The Dodge Momentum Index, a monthly measurement of nonresidential building projects in planning, jumped 8.6% last month, climbing to 162.4 over 149.5 in March; this happened despite hitting its nine-year low in January; the index grew 77% over the previous three months. Healthcare and laboratory projects lead the index, while commercial projects have slipped with fewer warehouses in production. Overall, the index sits 31% higher than in April of last year.
With demand for office space in many big cities—from Melbourne to New York City to London—at significant lows, some housing advocates push to turn empty office space into residential apartments.
According to data from the Associated Builders and Contractors (ABC), spending declined in 11 of the 16 nonresidential subcategories. Private nonresidential spending fell 0.9%, while public nonresidential dropped 1.5% in March.
Despite the massive worker shortage plaguing construction, new figures from the Bureau of Labor Statistics show that homebuilders have slowed their hiring pace. The trend moves upward at a crawling pace.
With a season of extreme shortages in new home availability, promising signs of increased production might catch up with demand.
Autodesk published its 2021 Construction Outlook, which analyzes the current construction situation and forecasts the upcoming year. In an interview with Forbes, Autodesk Senior VP and General Manager, Jim Lynch, gave an optimistic assessment: “The big takeaway is that the market is back.”
U.S. housing construction grew at the fastest pace since 2006 in March as builders recovered from the February weather-related slowdowns. Builders began construction on new homes at a seasonally adjusted rate of 1.74 million units in March, up 19.4% over February when building fell 11%. As the fastest boom in growth since the 2006 housing craze, some economists are pleased while others are wary.
Despite the blockbuster residential market, as a post-vaccination country re-opens for business as usual, construction industry problems remain. Two issues hang over the construction industry's head: material and supply chain and labor shortages.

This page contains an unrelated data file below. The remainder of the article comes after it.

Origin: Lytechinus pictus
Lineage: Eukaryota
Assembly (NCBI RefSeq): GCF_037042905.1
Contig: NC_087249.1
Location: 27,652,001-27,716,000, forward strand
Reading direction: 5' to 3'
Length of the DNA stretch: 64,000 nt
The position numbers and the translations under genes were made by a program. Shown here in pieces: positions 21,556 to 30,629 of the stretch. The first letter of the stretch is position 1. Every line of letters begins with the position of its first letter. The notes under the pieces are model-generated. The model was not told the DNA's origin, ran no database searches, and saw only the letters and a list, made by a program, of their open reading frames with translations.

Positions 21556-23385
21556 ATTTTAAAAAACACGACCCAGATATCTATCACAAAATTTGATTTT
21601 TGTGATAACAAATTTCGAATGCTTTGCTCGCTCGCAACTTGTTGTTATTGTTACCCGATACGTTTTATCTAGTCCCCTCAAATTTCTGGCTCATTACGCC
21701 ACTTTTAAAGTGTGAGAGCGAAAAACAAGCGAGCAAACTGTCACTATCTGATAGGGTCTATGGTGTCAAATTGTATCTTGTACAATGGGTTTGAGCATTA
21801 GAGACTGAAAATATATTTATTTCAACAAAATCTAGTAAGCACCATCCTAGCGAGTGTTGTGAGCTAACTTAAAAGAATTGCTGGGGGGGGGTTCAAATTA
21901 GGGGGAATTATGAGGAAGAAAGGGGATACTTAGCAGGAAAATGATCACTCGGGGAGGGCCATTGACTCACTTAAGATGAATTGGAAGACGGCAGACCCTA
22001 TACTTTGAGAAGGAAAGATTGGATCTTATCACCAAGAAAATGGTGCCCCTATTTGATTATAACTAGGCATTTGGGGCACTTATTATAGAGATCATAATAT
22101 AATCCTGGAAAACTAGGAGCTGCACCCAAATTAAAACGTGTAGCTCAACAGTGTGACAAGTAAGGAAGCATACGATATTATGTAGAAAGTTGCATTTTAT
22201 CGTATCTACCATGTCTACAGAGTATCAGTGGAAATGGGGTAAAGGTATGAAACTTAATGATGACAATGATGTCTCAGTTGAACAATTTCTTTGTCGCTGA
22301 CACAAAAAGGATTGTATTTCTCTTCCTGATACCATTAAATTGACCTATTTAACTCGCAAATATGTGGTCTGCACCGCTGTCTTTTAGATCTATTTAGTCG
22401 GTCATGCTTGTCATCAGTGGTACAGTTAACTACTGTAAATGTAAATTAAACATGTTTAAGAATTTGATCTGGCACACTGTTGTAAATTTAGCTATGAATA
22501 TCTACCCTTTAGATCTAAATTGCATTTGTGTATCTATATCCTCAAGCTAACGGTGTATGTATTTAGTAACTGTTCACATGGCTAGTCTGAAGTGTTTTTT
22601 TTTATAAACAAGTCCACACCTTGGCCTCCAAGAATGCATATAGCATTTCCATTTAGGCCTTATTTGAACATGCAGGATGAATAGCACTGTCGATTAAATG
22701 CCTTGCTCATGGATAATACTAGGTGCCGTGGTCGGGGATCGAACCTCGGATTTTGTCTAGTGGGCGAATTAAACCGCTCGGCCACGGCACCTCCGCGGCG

The unemployment rate dropped to 6%, adding 916,000 jobs to the economy. The construction industry, with 110,000 new jobs, represented a significant portion of the employment growth.
The massive boom in residential construction remains in the news, even with a slowdown at the beginning of 2021. Most anticipate the market to stay strong throughout the remaining year.
This week in Texas, a federal grand jury returned an indictment on Michael Angelo Padron with one conspiracy charge to commit wire fraud and eight counts of wire fraud, along with two co-conspirators. According to the charges, Padron placed a service-disabled veteran, Ruben Villareal (one of the co-conspirators), as frontman at his construction company to acquire Small Business Association contracts reserved for veteran-owned businesses.
A Fox Business report this week cites an increase in women moving into the construction industry. Within the past 12 months, many more women than men lost their jobs due primarily to womens’ prominence in the retail, hospitality, and travel industries.
In a year that has seen massive layoffs and millions of people looking for work, you'd think that construction—an industry that has historically suffered from significant labor shortages—would fill vacancies with the flood of unemployed workers. Construction companies have found increasing difficulty hiring skilled laborers.
2021 looks to be a challenging year for construction, reports Jones Lang LaSalle (JLL), a worldwide real estate conglomerate. JLL predicts a 5% to 8% drop in overall nonresidential construction.